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Learning strategies

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  • Hanaki, Nobuyuki
  • Sethi, Rajiv
  • Erev, Ido
  • Peterhansl, Alexander

Abstract

Adaptive learning models that have been tested against experimental data typically share two features: (i) initial attractions (or beliefs) are given exogenously, and (ii) learning is based on the performance of stage-game actions rather than repeated game strategies. We develop a model of learning which endogenizes initial attractions and allows for the learning of repeated game strategies. Learning occurs in two phases. In an initial long-run `pre-experimental' phase, we allow players to explore a complete set of repeated game strategies that satisfy a complexity constraint. The limiting attractions from the first phase are then used as initial attractions in the second, short-run phase, which can be tested against experimental data. We find that, relative to existing adaptive models, we are better able to account for the behavior of subjects in environments where fairness and reciprocity appear to play a significant role.

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Bibliographic Info

Article provided by Elsevier in its journal Journal of Economic Behavior & Organization.

Volume (Year): 56 (2005)
Issue (Month): 4 (April)
Pages: 523-542

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Handle: RePEc:eee:jeborg:v:56:y:2005:i:4:p:523-542

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  1. Stahl, Dale O., 2000. "Rule Learning in Symmetric Normal-Form Games: Theory and Evidence," Games and Economic Behavior, Elsevier, vol. 32(1), pages 105-138, July.
  2. V. Crawford, 2010. "Adaptive Dynamics in Coordination Games," Levine's Working Paper Archive 404, David K. Levine.
  3. Huck, Steffen & Oechssler, Jorg, 1999. "The Indirect Evolutionary Approach to Explaining Fair Allocations," Games and Economic Behavior, Elsevier, vol. 28(1), pages 13-24, July.
  4. Arifovic, Jasmina & McKelvey, Richard D. & Pevnitskaya, Svetlana, 2006. "An initial implementation of the Turing tournament to learning in repeated two-person games," Games and Economic Behavior, Elsevier, vol. 57(1), pages 93-122, October.
  5. Colin Camerer & Teck-Hua Ho, 1999. "Experience-weighted Attraction Learning in Normal Form Games," Econometrica, Econometric Society, vol. 67(4), pages 827-874, July.
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  10. Rajiv Sethi & E. Somanathan, 1999. "Preference Evolution and Reciprocity," Game Theory and Information 9903001, EconWPA, revised 12 Mar 1999.
  11. David K Levine, 1997. "Modeling Altruism and Spitefulness in Experiments," Levine's Working Paper Archive 2047, David K. Levine.
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  15. Miller, John H., 1996. "The coevolution of automata in the repeated Prisoner's Dilemma," Journal of Economic Behavior & Organization, Elsevier, vol. 29(1), pages 87-112, January.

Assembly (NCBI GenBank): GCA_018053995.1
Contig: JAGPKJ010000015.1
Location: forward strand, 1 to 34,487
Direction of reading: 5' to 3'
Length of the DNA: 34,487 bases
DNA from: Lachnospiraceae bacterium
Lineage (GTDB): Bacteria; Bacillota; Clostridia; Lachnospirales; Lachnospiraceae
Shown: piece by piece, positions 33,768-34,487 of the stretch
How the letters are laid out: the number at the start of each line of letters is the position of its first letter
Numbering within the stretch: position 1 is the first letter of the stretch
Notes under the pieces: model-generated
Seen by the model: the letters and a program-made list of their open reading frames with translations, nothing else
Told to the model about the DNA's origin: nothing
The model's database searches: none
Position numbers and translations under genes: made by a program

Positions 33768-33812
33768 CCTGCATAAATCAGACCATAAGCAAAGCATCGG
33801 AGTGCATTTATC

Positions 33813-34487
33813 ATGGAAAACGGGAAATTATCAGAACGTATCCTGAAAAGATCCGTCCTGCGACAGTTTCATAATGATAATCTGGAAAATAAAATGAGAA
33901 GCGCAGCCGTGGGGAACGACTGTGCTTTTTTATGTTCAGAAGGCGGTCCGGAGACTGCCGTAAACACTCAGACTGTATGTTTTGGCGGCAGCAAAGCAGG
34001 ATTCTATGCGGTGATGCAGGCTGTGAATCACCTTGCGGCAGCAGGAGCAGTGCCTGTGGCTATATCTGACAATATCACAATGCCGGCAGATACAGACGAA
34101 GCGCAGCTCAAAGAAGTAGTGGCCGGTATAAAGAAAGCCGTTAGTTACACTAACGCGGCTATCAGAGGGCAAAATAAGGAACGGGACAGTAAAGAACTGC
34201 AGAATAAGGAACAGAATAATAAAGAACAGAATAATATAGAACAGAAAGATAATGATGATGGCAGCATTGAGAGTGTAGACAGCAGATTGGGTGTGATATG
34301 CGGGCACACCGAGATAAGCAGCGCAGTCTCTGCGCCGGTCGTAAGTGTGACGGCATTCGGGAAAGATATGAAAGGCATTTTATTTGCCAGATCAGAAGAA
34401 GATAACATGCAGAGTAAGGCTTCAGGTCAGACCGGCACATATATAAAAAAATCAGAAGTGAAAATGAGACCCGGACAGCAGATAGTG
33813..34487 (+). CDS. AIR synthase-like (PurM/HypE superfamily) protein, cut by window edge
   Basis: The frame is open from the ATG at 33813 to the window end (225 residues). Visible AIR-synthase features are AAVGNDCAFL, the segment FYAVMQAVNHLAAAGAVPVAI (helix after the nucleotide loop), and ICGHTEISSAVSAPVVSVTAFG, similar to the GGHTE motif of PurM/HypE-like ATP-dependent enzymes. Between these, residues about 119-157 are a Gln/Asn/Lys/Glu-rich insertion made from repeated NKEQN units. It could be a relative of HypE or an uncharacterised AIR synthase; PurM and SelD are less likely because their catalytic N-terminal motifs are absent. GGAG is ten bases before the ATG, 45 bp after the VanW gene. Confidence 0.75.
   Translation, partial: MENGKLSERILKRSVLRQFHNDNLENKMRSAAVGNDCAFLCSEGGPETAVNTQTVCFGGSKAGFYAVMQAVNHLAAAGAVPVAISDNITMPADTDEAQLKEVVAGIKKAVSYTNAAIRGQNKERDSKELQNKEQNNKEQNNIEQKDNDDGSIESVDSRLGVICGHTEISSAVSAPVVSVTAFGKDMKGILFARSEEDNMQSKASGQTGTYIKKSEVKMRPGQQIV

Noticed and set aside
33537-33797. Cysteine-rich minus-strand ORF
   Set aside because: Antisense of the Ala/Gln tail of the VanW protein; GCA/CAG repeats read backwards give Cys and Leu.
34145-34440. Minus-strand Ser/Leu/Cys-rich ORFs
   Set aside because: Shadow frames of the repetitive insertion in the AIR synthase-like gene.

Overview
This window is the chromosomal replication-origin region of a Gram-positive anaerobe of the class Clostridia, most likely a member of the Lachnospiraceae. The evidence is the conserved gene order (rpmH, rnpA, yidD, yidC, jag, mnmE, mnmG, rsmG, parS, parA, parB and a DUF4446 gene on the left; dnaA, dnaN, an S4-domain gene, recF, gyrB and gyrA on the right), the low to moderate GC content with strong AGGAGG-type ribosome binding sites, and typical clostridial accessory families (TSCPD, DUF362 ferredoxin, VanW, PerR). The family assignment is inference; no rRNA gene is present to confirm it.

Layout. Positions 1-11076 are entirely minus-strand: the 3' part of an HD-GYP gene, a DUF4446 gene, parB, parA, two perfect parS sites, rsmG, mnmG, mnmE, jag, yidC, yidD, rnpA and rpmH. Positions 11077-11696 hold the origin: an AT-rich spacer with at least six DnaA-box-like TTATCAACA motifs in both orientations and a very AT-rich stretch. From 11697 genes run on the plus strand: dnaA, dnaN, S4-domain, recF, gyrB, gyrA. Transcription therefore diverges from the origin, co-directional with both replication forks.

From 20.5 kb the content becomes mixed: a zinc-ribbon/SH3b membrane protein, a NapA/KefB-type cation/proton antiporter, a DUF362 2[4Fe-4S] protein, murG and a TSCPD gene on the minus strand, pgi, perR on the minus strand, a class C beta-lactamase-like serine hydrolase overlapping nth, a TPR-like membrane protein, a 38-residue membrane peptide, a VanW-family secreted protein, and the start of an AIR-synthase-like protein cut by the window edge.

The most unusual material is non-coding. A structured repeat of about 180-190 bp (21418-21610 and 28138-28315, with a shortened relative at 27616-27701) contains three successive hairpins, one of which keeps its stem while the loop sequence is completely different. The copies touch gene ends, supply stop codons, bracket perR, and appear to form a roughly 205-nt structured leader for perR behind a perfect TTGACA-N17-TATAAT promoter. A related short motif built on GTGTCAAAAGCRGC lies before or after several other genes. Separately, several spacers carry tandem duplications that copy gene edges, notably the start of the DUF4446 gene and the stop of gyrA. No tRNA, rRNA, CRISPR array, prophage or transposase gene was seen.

16. Fehr, Ernst & Schmidt, Klaus M., . "A theory of fairness, competition, and cooperation," Chapters in Economics, University of Munich, Department of Economics.
  17. Gary Charness & Matthew Rabin, 2002. "Understanding Social Preferences With Simple Tests," The Quarterly Journal of Economics, MIT Press, vol. 117(3), pages 817-869, August.
  18. Axel Ockenfels & Gary E. Bolton, 2000. "ERC: A Theory of Equity, Reciprocity, and Competition," American Economic Review, American Economic Association, vol. 90(1), pages 166-193, March.
  19. Dale O. Stahl, 1999. "Evidence based rules and learning in symmetric normal-form games," International Journal of Game Theory, Springer, vol. 28(1), pages 111-130.
  20. Herbert Gintis, 2000. "Strong Reciprocity and Human Sociality," UMASS Amherst Economics Working Papers 2000-02, University of Massachusetts Amherst, Department of Economics.
  21. Drew Fudenberg & David K. Levine, 1998. "The Theory of Learning in Games," MIT Press Books, The MIT Press, edition 1, volume 1, number 0262061945, December.
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Citations

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Cited by:
  1. Bednar, Jenna & Chen, Yan & Liu, Tracy Xiao & Page, Scott, 2012. "Behavioral spillovers and cognitive load in multiple games: An experimental study," Games and Economic Behavior, Elsevier, vol. 74(1), pages 12-31.
  2. Christos A. Ioannou & Julian Romero, 2012. "Strategic Learning With Finite Automata Via The EWA-Lite Model," Purdue University Economics Working Papers 1269, Purdue University, Department of Economics.
  3. Nobuyuki Hanaki, 2005. "Individual and Social Learning," Computational Economics, Society for Computational Economics, vol. 26(3), pages 31-50, November.
  4. Arifovic, Jasmina & Ledyard, John, 2011. "A behavioral model for mechanism design: Individual evolutionary learning," Journal of Economic Behavior & Organization, Elsevier, vol. 78(3), pages 374-395, May.
  5. Arifovic, Jasmina & McKelvey, Richard D. & Pevnitskaya, Svetlana, 2006. "An initial implementation of the Turing tournament to learning in repeated two-person games," Games and Economic Behavior, Elsevier, vol. 57(1), pages 93-122, October.
  6. Josephson, Jens, 2001. "A Numerical Analysis of the Evolutionary Stability of Learning Rules," Working Paper Series in Economics and Finance 474, Stockholm School of Economics.
  7. Golosnoy, Vasyl & Okhrin, Yarema, 2008. "General uncertainty in portfolio selection: A case-based decision approach," Journal of Economic Behavior & Organization, Elsevier, vol. 67(3-4), pages 718-734, September.

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